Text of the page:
More is more.
Wait. Isn’t less more? More drum ‘n’ bass and less bass and drum solos, more or less?
Oh. The topic is barrel-aged imperial stouts, not double live albums from prog-rock dinosaurs in the mid-70s, doofus. Fine.
What happens when barrel-aged imperial stouts, by definition “more is more” already, have extra Rheinheitsgebot-disapproved goodies tossed in the barrel?
It’s tough to imagine that nine years ago, this “dessert pastry,“ “decadent etcetera” imperial stout wasn’t a queueable USD $30-50 object for hundreds of people. A mid-sized brewery in a city by Lake Michigan—let’s call it “Moose Slyhands” to protect its identity—started adding logical foodstuffs like vanilla and coffee¹ to their bourbon barrel-aged imperial stout around the turn of the last decade. Initially a curiosity tentatively explored in 2009-10, current iterations of this imperial stout named after a county in Kentucky or Kansas released by “Moose Slyhand”’ are so popular…
—How popular are they?
They are so popular that many, many grown-ass adults get up early and freeze their butts off to buy these barrel-aged imperial stout variants—not only in Chicago, but from breweries all over the craft-brewing world!
“More is more” could be a believable mantra when it comes to good friends like Marc and Jon, the Beer Twins of Wrightwood, giving you a whole bunch of great beer that you most definitely don’t reciprocate. It’s certainly the case here with these two excellent barrel-aged imperial stouts from Amherst, Wisconsin’s CENTRAL WATERS BREWING COMPANY, that they sent my way.
Yet both beers—simply called “Stout” and “Cherry”—firmly plant their flags in the “less is more” ideology that should govern bass lines and drum solos. Meet Stout and Cherry, the Neu! of the bourbon barrel-aged imperial stout extended family (what’s Neu?—click here).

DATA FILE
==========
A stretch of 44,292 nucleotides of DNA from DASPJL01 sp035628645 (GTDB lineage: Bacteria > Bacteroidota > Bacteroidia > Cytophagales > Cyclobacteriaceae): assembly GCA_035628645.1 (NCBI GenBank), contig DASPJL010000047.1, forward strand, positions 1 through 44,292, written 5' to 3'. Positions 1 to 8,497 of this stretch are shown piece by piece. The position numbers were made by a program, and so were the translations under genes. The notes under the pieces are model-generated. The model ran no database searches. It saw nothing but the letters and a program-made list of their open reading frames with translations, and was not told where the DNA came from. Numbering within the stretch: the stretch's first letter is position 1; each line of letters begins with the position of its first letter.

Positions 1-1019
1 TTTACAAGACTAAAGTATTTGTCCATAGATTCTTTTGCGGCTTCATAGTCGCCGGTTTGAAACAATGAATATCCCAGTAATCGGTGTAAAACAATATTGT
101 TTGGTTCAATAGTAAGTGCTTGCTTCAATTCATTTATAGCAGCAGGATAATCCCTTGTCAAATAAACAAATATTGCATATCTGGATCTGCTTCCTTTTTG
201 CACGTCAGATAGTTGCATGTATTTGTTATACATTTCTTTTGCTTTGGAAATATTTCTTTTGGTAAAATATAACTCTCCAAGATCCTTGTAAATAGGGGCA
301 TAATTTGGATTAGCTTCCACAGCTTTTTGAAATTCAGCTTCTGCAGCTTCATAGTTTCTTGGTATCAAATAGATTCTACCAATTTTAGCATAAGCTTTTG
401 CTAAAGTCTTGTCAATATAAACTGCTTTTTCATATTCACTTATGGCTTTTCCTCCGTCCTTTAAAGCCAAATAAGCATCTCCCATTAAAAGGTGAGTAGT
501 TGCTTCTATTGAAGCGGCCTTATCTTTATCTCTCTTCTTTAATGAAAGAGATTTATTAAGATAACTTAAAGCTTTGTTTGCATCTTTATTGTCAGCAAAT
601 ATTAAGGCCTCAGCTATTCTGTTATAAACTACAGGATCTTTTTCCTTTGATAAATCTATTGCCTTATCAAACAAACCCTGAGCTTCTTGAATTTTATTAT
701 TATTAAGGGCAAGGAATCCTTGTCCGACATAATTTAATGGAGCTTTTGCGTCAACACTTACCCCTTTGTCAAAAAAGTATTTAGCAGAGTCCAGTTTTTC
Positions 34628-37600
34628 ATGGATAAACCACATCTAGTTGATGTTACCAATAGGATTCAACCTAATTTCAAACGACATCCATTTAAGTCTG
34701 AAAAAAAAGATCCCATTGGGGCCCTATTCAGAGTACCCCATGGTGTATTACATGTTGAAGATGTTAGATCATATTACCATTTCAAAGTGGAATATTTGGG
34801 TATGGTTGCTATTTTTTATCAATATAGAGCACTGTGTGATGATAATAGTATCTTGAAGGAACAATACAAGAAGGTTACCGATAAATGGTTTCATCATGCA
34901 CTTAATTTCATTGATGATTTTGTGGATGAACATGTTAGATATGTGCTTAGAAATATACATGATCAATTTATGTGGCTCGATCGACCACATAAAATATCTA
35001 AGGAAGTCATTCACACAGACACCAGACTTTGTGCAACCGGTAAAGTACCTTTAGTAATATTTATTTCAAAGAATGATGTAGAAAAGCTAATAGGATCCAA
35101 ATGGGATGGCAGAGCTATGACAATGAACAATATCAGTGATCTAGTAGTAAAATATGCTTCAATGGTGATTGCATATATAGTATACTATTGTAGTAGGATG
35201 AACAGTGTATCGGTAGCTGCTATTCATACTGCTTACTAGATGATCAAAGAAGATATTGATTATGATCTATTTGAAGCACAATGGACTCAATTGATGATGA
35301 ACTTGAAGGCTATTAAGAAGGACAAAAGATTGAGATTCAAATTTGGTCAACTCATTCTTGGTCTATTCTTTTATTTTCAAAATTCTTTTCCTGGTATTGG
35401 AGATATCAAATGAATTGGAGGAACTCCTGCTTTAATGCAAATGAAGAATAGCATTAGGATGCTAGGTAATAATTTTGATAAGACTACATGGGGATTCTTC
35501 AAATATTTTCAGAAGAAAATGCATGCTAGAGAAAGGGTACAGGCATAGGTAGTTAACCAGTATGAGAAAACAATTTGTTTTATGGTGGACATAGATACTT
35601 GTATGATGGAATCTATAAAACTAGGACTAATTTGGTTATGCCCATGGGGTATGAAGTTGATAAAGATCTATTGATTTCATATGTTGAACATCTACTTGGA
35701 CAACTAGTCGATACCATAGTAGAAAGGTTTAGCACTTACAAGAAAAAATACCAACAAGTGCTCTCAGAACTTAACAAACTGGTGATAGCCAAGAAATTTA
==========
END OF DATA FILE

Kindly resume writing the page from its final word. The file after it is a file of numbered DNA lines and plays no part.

STOUT pours black (obviously) with active carbonation and a white head. There was a fair amount of yeast in the bottom of the bottle that was swirled and added to the rest of the beer². Stout’s aroma popped out as an enticing mix of ripe caramelized banana, charred oak (light-medium toast for you wine nerds), chocolate chip cookie, and toasted coconut after the requisite twenty minutes or so of letting it equilibrate to ambient temperature.
Roasted malt and vanilla are the dominant flavors, with tannic oak and bourbon fighting for space underneath. A few additional sips reveal crème brûlée as an additional component in the charred sweetness. The appealing aspect, as always with exciting beers, was the mouthfeel—Stout is lighter in body than most barrel-aged imperial stouts, but it’s nevertheless delicious. If there was some kind of savory treat called tres chocolates—consisting of bittersweet chocolate, roasted chocolate malt, and bourbon-spiked Spanish hot chocolate, let’s say—that’s what lingers after drinking Stout. It’s a masterfully balanced beer that’s understated, creative, and uniquely delicious. Like Neu! (the band)! (what’s Neu?—click here).